Hi, and thank you for joining us today for Part four of the “Understanding and Addressing Challenging Behaviors of Individuals with Complex Needs” webinar series. My name is Wendy Szakacs and I am the Regional Coach for Autism and Low Incidence at OCALI in the northeast and eastern parts of Ohio.
And I am Chris Filler, the coordinator of the Lifespan Transition Center at OCALI, the Ohio Center for Autism and Low Incidence. We serve families, educators and professionals working with individuals with autism, low incidence disabilities, and complex needs.
This series will teach you a systematic process for addressing and changing challenging behaviors. We will be building your knowledge step by step through each of the webinars in this 5 part series. Today we will be focusing on using strengths to help change challenging behaviors.
If you chose to work through the process with your own individual, since the last webinar, you completed the extensive FBA form with setting events, triggers, reinforcement, and your hypothesis.
And you updated section one of the Interventions form with new information and filled in section two summarizing your triggers, setting events, and hypothesis.
In this next part of the presentation, we will look at areas of strength to help complete the iceberg. It will also set us up to talk about completing the positive behavior support plan.
Strengths need to be the foundation of building new skills. To identify strengths, we can focus on the interests and positive attributes about an individual. What is s/he like when working? When calm? While socializing? When engaged? When passionate about an activity? Sometimes when we are dealing with challenging behaviors, it is more difficult to think about the strengths and positive interests a person exhibits. Having conversation with school staff, family members, peers, and caregivers about interests and strengths can help develop a comprehensive list.
These are areas we can consider when thinking about strengths. To support the positive behavior plan, we want to build from positive strengths, habits, skills, and interests.
Here is an example of strengths for this boy, Cesar. In the communication area he is able to make choices; in academics he loves math; physically he’s a great runner; personality-wise he is liked by most of his peers; in self care he has some dressing skills; and in the sensory area he knows when he needs a break; as a motivator he loves music; and in social competence he works well with two of his peers.
Remember Molly? Here is her strengths profile. She is cute, has large motor skills, finds a way to get her point across, likes hands-on math activities, can be engaging, loves music and playground time, can work alone sometimes, knows when she is overwhelmed, is persistent, and can interact best one on one. At this time, we are not sure about her coping skills. You may not be able to think about something for each area and that’s okay. Also, when you look at the blank strengths form in your downloadable file, you will notice we left some spaces without titles for adding your own categories and strengths. Again, this can be part of the ongoing thought process that you can keep adding to about your individual. Why do we take the time in this functional behavior assessment process to consider strengths and skills? How is this going to help Molly? If we discover what intrinsically motivates Molly, what makes her excited, what gets her interest bubbling, then we can use that information within the interventions and strategies we choose to support changing her challenging behavior. This can work for your individual too.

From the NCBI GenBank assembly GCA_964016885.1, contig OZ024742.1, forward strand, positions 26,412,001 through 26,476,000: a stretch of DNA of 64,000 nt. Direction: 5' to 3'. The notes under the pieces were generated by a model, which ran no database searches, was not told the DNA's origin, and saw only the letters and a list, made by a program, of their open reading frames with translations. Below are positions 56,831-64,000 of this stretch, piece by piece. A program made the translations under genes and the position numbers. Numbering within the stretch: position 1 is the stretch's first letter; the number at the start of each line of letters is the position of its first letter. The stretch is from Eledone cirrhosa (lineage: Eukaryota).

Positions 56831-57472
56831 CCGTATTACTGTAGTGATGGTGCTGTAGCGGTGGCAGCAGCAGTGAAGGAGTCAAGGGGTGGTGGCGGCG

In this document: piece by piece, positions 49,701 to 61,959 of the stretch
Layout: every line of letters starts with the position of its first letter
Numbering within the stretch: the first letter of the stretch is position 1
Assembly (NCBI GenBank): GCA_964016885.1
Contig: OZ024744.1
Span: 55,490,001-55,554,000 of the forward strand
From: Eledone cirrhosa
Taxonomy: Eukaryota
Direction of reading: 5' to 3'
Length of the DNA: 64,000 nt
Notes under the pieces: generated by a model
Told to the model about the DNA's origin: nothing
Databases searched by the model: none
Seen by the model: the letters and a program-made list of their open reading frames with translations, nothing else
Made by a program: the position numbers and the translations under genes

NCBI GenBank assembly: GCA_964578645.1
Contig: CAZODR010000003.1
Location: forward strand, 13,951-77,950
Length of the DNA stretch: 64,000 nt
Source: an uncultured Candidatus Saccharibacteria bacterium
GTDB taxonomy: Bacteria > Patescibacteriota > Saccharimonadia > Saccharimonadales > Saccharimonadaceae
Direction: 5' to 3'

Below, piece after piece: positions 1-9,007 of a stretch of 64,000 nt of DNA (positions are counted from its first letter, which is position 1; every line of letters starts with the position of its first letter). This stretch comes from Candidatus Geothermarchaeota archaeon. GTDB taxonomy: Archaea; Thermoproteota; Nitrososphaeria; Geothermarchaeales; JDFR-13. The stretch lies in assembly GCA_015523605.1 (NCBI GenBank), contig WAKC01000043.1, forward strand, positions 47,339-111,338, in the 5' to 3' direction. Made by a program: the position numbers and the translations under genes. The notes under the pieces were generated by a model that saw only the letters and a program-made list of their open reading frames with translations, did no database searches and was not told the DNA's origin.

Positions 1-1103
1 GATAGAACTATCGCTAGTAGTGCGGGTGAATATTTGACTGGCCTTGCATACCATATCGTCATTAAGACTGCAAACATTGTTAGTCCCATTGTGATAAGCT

On this slide, you can see that the next step on the Interventions form is to fill in section three with a summary of strengths and skills under these categories. This form shows a summary of Molly’s strengths in section three. For instance, she learns best if music is incorporated and she likes being able to make a choice. This information will help us support her in a positive way with matching strategies. More on that shortly. Also, section four is where we start to think about what additional skills are needed to improve the behavior. In looking back at the person’s challenges and underlying contributors, what skills need to be taught? In Molly’s case, we listed some skills that might help her improve the target behavior: she needs to learn coping skills to support her sensory, social, and environmental challenges; she also needs to learn some different communication skills for expressing her emotions and that allow her to ask for a break when she starts to feel anxious or upset; she needs to continue to develop academic skills so she can be more comfortable at circle time; and she needs to learn how to interact with peers successfully.
In this part, we will start thinking about how to tie in the appropriate interventions to support the target behavior and what we have discovered about the individual’s challenges and strengths so far.
Just to review, we started the interventions form by summarizing the underlying challenges and contributing factors in sections one and two. Then, we summarized strengths and skills in section three, and started thinking about what skill could improve the behavior in section four. We are now going to start making the connection of interventions to all of this information.